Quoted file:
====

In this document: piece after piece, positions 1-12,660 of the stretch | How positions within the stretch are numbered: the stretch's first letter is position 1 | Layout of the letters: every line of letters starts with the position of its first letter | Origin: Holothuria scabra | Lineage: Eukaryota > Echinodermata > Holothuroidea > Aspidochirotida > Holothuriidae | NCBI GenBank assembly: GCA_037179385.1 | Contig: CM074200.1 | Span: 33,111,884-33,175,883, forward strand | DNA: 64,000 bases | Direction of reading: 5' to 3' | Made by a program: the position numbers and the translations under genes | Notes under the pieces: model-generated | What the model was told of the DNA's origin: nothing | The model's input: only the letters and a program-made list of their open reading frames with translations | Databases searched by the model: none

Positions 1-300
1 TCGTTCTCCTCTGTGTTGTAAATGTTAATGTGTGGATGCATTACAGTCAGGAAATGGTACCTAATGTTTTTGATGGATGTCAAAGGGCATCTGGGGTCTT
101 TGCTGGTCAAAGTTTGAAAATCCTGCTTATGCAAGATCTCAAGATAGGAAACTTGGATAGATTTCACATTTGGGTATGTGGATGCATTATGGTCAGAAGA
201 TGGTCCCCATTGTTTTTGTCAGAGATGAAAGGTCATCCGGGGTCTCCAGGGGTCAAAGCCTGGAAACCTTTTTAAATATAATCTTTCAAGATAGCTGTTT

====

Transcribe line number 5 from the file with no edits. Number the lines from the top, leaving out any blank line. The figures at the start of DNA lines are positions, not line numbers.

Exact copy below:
201 TGGTCCCCATTGTTTTTGTCAGAGATGAAAGGTCATCCGGGGTCTCCAGGGGTCAAAGCCTGGAAACCTTTTTAAATATAATCTTTCAAGATAGCTGTTT